I wish he could have told me that his anger at the cops protected him from feeling ashamed at his powerlessness. I wish he’d admitted that he was terrified of failing as a black father, wish he’d explained what it meant to him that he’d never had a father. Instead he said, “I’m hard on you, son, because you have to be twice as good as any white boy to make it in this world.”

Fuck that. I chased expulsion in every private and public school I attended from there on out.


Dad would fight Mike Tyson for me, but he wouldn’t pick me up from juvenile hall. He left me in that cell like anyone else to teach me a lesson. When I went to court for sentencing, my public defender said the judge was waiting for my father, so the court could release me on probation. Dad arrived. Everyone rose for the judge, and then Dad told the court to keep me, that he’d tried everything and couldn’t fix me. I died.

Reborn amid the strip searches and isolation cells of juvenile hall.

What I knew about juvie was you’re supposed to do push-ups. I learned that you’re not supposed to care about anything — especially yourself — and that you’re tougher than anyone who’s not in jail. So I did what I was supposed to do.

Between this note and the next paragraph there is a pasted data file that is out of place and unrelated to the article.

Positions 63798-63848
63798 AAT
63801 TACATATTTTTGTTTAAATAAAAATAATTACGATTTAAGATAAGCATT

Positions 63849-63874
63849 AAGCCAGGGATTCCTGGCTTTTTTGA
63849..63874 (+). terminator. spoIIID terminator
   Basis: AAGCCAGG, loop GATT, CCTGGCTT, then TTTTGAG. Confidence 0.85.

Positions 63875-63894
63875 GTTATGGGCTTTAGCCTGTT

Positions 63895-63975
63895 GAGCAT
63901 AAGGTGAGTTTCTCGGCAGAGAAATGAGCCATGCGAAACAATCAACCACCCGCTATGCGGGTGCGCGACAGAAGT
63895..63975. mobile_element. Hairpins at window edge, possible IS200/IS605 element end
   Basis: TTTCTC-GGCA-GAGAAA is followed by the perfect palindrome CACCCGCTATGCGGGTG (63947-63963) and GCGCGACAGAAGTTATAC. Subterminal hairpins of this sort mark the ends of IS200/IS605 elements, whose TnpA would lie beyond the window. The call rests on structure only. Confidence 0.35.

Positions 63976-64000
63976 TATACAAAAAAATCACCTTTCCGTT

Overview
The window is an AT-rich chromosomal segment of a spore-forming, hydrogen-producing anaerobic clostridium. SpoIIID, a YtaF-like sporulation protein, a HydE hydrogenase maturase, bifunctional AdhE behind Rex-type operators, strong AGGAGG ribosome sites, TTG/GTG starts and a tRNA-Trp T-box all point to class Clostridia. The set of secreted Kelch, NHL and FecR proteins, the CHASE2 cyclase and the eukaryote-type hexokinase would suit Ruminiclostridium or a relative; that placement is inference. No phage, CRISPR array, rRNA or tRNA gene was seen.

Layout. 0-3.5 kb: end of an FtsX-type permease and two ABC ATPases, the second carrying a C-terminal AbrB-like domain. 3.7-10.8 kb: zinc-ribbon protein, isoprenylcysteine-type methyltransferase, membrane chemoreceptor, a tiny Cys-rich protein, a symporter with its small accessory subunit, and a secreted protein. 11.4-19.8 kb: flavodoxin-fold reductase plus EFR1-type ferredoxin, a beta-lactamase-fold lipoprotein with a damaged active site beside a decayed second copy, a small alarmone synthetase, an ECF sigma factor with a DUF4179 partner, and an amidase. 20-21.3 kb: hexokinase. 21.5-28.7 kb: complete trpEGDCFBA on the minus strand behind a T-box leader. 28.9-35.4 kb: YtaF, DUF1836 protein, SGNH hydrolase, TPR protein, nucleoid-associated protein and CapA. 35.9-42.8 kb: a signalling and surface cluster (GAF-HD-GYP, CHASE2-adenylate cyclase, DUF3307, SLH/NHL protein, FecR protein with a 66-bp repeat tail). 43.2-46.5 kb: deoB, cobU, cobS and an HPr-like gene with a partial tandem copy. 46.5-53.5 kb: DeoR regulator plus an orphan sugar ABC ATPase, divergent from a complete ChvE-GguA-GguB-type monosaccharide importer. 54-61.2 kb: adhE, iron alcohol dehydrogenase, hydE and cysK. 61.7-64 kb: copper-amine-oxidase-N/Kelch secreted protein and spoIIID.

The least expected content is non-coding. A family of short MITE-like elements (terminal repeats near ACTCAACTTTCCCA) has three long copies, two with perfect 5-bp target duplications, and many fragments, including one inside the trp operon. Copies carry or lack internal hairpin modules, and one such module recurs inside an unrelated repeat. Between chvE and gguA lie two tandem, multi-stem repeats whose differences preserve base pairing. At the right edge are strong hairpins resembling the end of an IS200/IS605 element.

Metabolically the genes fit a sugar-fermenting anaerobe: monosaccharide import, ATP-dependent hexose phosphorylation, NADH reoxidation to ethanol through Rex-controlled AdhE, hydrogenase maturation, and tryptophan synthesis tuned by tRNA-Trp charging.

I was small for my age but strong from carrying firewood for Grandma-ma and hauling bricks for Dad. A quiet kid, I’d trained my face to show no emotion but anger, and that helped me in juvenile hall, where people tend to victimize people they know. My mask prevented anyone from knowing me. When bigger kids watched me, they didn’t know whether I was a target to bully or the boy who’d ruin their reputations.

I stayed in detention for 45 days awaiting placement in a boys’ home with all the other fatherless kids. My cell neighbor, Joseph, liked to regale me with war stories about group homes that would let me play the video games my dad hated.

“Thursday’s movie night, and cool counselors bring rated-R,” Joseph said. “Like titties and shit.”

His voice issued from my toilet. We’d repeatedly slammed our pillows over the toilet seat, forcing the water out with air pressure, so we could use the emptied pipes between our cells as an intercom.

“You said you like movies, right?” Joseph asked.

“Yeah, my dad used to take us to see hella movies.”

“Folks,” Joseph said, using my nickname, “forget that stuff. The court probably going to send me back to the same home. You should try to go there too; it’s easy to sneak out at night.”

“Sneak out where?” I asked. “Home?”